Pierce Edens: Three chords and the truth. Dig it.
Pierce Edens hails from a small town in North Carolina that couldn’t get any bigger if it wanted to. It’s a landscape peppered with hollers and canyons cut with whitewater. And it was there, steeped in the heart of Appalachia, that he cut his musical teeth on bluegrass pickin’ circles and old-time hymns.
Anchored by that tradition, Edens’ musical universe expanded one Christmas in the early ’90s when he and his older brother got a CD player. Soon thereafter, they were members of multiple mail-order music clubs, each offering a dozen albums for a dime. Fine print obligations of outrageous contracts be damned, these were foundational assets.
Inspired by the “big howlin’ guitars and raw energy” of bands like Nirvana, Pearl Jam and Soundgarden, Edens launched into the deep end.
“(Kurt) Cobain mentioned Leadbelly, so I dove into that. You start to dig in and other worlds open up. All those roads led to a couple of dudes, and Tom Waits is definitely one of them.”
As this sonic brew melded with old-time Appalachia, a howling troubadour emerged.
On the road again in support of his most recent album, Stripped Down Gussied Up, Edens and long time band-mate, Kevin Reese, stopped at Austin’s legendary Antone’s Nightclub in early January as part of their “It’s Warmer in Texas” tour. It was a compact set that included “Body”, “Sirens”, “It’s Alright, It’s All Wrong” and “Montana”.
If three chords and the truth are the songwriting bullseye, Edens is a marksman. And whether singing about setting fire to a lover’s house or chasing his muse into unknown country, he spins one hell of a yarn.
Waits’ grit permeates Edens’ vocals, and that similarly visceral cadence, a whiskey-soaked roar polished with a pouch of Drum tobacco, informs the tragedy in “Body”.
Lord, what was she doing near the water? Should’ve known better to get close when that water’s up like this When that Riverbank crumbles ‘neath your feet it’s already too late to swim Yeah, it’s already too late to swim.
There’s a body in the river and the rain’s coming down A body done drowned in the river There’s a body in the river and the rain’s coming down I said, somebody’s got to go to get her I said, somebody’s got to go and get her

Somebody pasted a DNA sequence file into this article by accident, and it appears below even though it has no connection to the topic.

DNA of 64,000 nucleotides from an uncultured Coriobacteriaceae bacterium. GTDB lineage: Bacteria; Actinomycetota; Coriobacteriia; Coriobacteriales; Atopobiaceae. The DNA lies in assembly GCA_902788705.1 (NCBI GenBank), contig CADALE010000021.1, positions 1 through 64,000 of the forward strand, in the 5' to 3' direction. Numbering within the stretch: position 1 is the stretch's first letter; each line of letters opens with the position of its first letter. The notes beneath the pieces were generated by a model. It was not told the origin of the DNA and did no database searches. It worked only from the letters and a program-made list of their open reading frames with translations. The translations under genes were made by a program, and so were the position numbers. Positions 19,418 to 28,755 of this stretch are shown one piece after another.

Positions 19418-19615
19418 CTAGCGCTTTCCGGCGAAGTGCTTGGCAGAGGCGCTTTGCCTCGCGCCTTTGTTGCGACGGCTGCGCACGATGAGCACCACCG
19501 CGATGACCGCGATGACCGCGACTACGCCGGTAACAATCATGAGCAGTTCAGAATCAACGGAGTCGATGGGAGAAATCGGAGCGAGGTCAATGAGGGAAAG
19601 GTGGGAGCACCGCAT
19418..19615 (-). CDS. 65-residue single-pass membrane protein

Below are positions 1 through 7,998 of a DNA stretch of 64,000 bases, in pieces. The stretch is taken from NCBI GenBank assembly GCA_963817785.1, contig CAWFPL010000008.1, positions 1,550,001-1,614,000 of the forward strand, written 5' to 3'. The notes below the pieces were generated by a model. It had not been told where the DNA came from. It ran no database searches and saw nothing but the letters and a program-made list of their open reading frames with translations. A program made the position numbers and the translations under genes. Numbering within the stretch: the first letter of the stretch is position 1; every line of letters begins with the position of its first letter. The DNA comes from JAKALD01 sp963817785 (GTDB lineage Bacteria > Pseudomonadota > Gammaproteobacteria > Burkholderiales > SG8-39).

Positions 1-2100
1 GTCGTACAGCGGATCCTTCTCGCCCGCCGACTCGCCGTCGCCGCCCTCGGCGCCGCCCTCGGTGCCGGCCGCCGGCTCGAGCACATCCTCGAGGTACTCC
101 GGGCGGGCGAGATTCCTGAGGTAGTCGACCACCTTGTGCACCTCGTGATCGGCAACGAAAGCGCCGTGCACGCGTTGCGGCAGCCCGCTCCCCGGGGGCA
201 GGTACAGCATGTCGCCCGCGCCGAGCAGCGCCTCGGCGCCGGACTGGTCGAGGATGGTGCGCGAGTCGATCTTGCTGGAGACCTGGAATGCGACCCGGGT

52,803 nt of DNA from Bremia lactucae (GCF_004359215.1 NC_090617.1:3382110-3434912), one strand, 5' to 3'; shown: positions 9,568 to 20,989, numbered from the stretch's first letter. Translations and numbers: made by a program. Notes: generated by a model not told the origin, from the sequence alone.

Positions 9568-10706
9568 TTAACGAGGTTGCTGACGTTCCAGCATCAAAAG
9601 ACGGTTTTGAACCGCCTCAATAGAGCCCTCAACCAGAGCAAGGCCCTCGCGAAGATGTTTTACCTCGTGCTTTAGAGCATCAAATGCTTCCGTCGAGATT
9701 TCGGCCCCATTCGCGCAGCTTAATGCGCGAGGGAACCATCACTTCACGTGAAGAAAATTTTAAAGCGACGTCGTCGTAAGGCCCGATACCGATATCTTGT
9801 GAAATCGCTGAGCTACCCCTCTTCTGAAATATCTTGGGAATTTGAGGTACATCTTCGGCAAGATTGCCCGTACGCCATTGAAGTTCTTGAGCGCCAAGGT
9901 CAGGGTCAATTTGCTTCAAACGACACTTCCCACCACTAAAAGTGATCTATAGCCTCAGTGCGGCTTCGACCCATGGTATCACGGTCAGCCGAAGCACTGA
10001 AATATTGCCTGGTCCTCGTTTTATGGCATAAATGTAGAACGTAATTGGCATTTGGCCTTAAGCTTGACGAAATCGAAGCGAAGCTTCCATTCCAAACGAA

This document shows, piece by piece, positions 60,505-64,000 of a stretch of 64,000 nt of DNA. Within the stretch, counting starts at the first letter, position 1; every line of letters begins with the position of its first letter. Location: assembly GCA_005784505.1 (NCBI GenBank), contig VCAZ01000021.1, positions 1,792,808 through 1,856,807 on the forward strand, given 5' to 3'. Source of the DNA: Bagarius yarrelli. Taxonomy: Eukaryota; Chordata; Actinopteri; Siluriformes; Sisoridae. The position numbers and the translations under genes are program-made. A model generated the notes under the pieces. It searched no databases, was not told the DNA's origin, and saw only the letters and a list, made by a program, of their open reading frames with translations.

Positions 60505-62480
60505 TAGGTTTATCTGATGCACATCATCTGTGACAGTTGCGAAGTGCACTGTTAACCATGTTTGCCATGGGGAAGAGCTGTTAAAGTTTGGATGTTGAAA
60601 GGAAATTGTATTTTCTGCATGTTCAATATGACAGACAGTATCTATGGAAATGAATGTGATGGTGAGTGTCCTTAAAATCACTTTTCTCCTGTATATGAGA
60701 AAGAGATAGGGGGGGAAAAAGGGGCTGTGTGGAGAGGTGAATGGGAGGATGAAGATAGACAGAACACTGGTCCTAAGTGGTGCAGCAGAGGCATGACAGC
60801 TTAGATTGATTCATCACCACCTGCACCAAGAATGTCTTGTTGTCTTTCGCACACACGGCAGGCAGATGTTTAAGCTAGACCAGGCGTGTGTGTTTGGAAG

It’s the kind of scenario that allows the imagination to run wild and would’ve been right at home in the ominous prose of Southern Gothic novelist William Gay.
Undeniably haunting, “Body” is the kind of song that could turn into a storm with a full band, but it certainly didn’t feel like anything was missing. Stripped down, gussied up captures the duo’s dynamic spot on.
“Sirens,” told the story of chasing the muse. Buoying the mood with brighter chords and a tempo fit for the open road, it highlighted Edens’ dexterity moving fluidly between dark and light themes.
Because I heard it once it was just a song on the wind and I’ve been chasing it around ever since then I heard it once it was just a song on the wind and I’ve been chasing it around ever since then Here I go again
With Edens handling lead vocals and rhythm guitar Reese tackled the lead. Between a slide and an electric wolf in acoustic clothing, he delivered licks like a lightning storm that leaves hardwood trunks split, its limbs scorched, and your uncle Ricky, having been touched by the hand of the heavens, with crazy eyes and a bald patch.
For one reason or another, some songs become instant classics. “Montana” is one of those songs, and although not autobiographical in the strict sense of the word, the ditch it all cowboy dream appeals to Edens.
“When you’re in love with a small town the best thing to do is get the hell out of it,” he explained. “I’d been grinding the gears in Asheville and knew there was a big ol’ world and couldn’t reach it, but if we don’t get out of here, we’re going to be salt blocks before too long.”
Opening with a dream sequence wherein angels warn of impending doom, Edens wakes with a proposal for his darlin’.
It’s a great big world and I like your company
So don’t speak and don’t think just take my hand and come with me we can work the details later if we work them out at all You pick the music I’ll start driving I heard they got a great big sky out there
A figure it out on the fly sense of urgency for freedom bleeds through the entire song. It comes out of the gate at a foot-stomping rolling boil and doesn’t ease up until the last fence has been torn down.
Yah we can move to Montana Yah we could drop this hammer We could drive the back roads away And when we get there we can trade my truck for some horses Tear down any fence in our way Just be happy lonesome and free
And that’s what makes “Montana” such a cathartic anthem. It’s a double shot of sonic tonic that celebrates tearing down those figurative fences conspiring to shackle us to soulless complacency and unwarranted compromise.
There is a great big ole’ sky out there inviting us to go swimming in it Yah you and I are we gonna go swimming in it Yah we can move to Montana
Three chords and the truth. Dig it.